Although picturesque, it is not as convenient as the modern method, with tubes. Ben and Pip are happy to listen to our guide explain how the tube system works:
It was a pretty cool and wet day when we went on the tour, so we were very glad to get to the stop on the tour when we gather around the fire and learn how pioneers and First Nations people made maple syrup.
Once in the sugar shack, we were told how the evaporator works, and all sorts of useful information about maple syrup. Because I was the mom of one of the volunteers, I was able to go behind the plexiglass window to have a personal tour of the bottling stage. Tim demonstrated where David held the bottles that were filled with syrup stored in the large stainless steel vat.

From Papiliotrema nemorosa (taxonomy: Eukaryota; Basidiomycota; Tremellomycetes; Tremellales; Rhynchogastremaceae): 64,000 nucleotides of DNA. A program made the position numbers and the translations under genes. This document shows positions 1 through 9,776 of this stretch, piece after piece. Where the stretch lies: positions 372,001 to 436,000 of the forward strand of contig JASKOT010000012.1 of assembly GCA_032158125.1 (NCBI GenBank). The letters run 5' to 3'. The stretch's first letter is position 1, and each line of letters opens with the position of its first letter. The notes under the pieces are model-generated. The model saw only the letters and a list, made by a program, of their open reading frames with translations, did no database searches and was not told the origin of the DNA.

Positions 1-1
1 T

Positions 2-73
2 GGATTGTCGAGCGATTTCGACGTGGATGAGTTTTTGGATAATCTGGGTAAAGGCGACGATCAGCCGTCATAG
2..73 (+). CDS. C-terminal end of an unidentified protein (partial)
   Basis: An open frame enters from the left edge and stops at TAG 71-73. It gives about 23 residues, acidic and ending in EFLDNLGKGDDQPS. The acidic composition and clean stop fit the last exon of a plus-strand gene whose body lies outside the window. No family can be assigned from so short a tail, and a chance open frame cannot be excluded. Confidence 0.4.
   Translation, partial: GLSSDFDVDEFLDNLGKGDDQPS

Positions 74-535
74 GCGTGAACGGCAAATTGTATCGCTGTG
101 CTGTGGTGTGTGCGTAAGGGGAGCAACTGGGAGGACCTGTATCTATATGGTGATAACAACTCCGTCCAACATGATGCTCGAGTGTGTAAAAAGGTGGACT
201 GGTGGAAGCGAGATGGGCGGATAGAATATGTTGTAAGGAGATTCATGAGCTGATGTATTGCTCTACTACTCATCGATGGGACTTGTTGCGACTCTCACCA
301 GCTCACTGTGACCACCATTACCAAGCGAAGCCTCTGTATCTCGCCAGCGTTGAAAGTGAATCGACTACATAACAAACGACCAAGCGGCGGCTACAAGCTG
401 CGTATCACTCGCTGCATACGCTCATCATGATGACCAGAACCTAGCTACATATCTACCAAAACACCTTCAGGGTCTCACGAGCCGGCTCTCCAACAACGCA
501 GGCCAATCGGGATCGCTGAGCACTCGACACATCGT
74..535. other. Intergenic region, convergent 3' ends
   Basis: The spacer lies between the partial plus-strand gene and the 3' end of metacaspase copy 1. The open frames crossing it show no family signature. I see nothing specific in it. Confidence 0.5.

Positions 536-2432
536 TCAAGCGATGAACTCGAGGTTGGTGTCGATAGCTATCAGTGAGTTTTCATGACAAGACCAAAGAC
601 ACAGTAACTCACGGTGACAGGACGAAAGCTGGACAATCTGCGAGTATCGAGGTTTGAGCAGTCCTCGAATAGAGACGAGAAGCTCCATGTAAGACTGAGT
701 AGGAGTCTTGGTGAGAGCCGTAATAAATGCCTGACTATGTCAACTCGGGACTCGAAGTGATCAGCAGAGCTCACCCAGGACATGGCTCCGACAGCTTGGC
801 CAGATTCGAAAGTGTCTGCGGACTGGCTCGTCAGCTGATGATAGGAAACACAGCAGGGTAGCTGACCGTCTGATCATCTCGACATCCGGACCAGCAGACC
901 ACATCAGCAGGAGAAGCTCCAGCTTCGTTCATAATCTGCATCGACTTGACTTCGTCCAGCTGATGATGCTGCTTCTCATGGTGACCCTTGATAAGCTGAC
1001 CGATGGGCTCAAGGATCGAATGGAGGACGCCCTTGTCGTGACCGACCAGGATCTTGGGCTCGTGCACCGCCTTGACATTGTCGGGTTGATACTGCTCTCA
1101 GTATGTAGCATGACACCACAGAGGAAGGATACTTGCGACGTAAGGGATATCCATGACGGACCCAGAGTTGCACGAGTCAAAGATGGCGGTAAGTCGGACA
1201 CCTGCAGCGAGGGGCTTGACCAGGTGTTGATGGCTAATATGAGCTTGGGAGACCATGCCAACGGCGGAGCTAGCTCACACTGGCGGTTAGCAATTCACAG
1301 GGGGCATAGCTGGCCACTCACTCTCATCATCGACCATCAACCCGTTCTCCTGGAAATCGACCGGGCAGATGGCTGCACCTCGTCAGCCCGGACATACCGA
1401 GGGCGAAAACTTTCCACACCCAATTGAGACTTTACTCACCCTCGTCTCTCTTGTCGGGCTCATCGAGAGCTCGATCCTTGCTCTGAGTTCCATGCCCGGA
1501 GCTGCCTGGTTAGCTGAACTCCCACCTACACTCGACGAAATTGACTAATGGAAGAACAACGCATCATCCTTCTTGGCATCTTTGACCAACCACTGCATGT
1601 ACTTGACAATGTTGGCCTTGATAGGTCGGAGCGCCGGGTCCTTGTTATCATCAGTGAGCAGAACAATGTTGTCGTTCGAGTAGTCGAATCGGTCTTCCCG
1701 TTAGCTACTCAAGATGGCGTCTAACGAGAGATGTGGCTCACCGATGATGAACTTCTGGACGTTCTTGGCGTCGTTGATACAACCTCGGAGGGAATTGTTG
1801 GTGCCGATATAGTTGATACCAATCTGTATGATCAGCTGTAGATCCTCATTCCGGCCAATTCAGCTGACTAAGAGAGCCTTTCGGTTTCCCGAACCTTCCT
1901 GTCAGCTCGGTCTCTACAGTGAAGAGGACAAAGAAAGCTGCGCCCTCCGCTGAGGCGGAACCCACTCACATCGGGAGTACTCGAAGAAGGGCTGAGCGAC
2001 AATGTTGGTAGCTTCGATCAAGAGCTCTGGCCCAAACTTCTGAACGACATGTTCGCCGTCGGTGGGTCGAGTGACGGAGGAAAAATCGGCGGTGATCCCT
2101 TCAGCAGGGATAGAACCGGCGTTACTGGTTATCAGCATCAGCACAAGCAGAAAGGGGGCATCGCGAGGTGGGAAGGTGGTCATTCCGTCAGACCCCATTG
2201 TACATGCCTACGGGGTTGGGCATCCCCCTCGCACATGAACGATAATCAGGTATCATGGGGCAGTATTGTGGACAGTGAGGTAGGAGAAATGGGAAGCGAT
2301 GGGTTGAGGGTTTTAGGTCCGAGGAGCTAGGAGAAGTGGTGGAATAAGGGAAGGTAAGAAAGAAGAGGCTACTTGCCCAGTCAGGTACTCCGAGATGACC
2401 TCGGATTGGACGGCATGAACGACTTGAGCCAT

Then Tim's job was to put on the tops, check for leaks, and pass the bottles down to the fellow who wiped them clean before the stickers went on. I was able to buy some syrup from the store that had been bottled by Marshes!
I returned with the little wiggles to the pancake house (where Emmi had been volunteering), she returned to work, and the boys and I enjoyed lunch! As I said, it was one of the cold and wet days, so we were very happy to be able to sit by the fire while we ate our hot pancakes and very local maple syrup!